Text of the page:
Women Scientists Advisors (WSA)
30 Years of the WSA!
This year marks 30 years since the WSA was founded. Throughout 2023, we will be highlighting the transformative service and science by women in the NIH. On Weds Sept 20th 2023 at 3:30pm in Bldg 35 Room 640, we hosted a special seminar (https://videocast.nih.gov/watch=52456) by two experts focusing on of how men can be allies to women in the workplace.
- Dr. David Smith, Associate Professor at Johns Hopkins Carey Business School
- Dr. W Brad Johnson, Professor at the United States Naval Academy
Together they authored the books Good Guys: How Men Can Be Better Allies for Women in the Workplace and Athena Rising: How and Why Men Should Mentor Women.
History of the WSA Committee
Background: Women constitute less than 23% of the senior investigators at NIH. This number has not risen significantly in the past 25 years despite the fact that 50% or more of U.S. M.D. and Ph.D. in the life sciences are awarded to women. The Women Scientists Advisors (WSAs) are the elected representatives of women from each Institute or Center (IC) whose function is to represent the interests of women scientists at the NIH. We aim to raise awareness of issues facing women scientists and to work towards improving women's representation in the NIH faculty at all levels.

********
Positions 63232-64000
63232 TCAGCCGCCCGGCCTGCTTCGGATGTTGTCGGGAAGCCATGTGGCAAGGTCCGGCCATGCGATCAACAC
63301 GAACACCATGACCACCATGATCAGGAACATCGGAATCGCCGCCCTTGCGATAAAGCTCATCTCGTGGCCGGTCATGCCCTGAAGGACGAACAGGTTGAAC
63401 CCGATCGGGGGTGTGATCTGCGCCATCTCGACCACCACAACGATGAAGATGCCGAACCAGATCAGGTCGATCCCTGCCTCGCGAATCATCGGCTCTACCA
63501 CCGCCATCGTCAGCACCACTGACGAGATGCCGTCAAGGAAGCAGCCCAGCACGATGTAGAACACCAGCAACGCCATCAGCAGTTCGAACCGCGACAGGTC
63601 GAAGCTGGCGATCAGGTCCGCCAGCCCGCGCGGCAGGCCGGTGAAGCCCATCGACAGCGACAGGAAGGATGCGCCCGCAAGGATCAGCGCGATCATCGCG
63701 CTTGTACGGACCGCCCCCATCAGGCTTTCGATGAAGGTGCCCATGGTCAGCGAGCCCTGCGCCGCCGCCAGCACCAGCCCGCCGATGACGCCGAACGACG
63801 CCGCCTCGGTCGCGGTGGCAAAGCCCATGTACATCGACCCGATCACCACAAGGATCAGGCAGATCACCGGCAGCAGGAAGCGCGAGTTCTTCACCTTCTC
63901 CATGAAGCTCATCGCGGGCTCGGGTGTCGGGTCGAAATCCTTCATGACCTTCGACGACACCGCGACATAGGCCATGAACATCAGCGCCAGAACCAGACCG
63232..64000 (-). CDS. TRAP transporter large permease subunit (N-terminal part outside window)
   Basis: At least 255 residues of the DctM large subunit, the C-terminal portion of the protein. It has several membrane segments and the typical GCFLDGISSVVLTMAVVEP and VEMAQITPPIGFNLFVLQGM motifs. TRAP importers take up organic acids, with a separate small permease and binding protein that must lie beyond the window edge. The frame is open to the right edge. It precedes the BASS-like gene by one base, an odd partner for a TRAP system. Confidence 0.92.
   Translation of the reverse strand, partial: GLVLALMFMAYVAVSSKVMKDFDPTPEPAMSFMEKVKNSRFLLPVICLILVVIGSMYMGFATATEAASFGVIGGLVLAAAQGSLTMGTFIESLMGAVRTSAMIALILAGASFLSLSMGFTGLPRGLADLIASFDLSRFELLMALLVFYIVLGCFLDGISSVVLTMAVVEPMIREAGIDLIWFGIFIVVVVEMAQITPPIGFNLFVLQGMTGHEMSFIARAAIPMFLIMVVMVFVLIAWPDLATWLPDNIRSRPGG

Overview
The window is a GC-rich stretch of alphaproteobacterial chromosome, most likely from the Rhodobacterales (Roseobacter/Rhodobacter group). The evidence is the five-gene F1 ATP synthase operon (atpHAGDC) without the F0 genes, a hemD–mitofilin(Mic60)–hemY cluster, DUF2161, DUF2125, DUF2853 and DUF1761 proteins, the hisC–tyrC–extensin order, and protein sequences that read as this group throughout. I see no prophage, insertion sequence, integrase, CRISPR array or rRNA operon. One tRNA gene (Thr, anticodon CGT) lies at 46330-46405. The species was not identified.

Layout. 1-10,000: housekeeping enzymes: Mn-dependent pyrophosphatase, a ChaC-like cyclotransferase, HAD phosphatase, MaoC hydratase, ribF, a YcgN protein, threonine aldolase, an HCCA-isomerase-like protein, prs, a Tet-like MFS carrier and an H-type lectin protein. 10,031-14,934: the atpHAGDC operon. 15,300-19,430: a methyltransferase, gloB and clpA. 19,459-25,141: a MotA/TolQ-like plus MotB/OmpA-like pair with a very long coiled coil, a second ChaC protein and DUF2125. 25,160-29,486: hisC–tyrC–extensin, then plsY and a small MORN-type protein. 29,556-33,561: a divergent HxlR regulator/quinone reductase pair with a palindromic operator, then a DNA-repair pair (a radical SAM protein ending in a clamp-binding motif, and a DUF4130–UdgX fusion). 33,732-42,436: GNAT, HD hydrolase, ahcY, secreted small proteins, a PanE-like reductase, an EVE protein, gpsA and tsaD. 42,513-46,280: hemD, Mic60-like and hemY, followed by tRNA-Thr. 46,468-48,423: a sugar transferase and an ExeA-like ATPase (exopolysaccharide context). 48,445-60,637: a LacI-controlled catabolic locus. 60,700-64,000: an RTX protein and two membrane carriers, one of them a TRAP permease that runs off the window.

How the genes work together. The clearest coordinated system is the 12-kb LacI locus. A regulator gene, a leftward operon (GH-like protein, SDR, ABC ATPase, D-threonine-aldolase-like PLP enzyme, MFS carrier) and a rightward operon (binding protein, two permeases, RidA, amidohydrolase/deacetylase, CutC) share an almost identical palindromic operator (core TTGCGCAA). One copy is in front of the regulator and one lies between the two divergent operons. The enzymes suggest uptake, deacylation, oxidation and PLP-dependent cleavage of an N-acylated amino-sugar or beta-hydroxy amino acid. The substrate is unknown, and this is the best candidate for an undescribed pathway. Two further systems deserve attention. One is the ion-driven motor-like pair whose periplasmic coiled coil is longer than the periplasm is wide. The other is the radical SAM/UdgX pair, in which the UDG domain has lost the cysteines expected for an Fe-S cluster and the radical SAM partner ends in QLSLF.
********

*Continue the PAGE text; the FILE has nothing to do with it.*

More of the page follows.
The WSA committee was formed in 1993 in response to recommendations of a task force established by Dr. Bernadine Healy, then Director of NIH, to examine the status of intramural women scientists. The Task Force, which included about 15 intramural scientists and was chaired by Dr. Hynda Kleinman, issued a final report in November 1992. Among the recommendations was that each IC should have a Woman Scientist Advisor (WSA). These recommendations were unanimously approved by the Scientific Directors at their meeting on November 4, 1992.
Duties and Activities of a WSA
- Hold regular meetings with her Scientific Director to advise him/her about issues relevant to women scientists. Attend Lab/Branch Chief meetings to serve as a representative of women scientists.
- Inform the IC's women scientists on issues which will affect them (e.g, faculty) and solicit their opinions.
- Organize meetings for the women scientists, to discuss issues of general concern, or to present programs of general interest.
- Attend WSA committee meetings (4 times a year) where issues of concern to all NIH women scientists are discussed. Examples include:
- Pay equity - resource allocations/their impact on productivity
- Work and family life issues - NIH Work and Family Life Center
- Promoting IRP women for leadership positions
This page was last updated on Thursday, September 28, 2023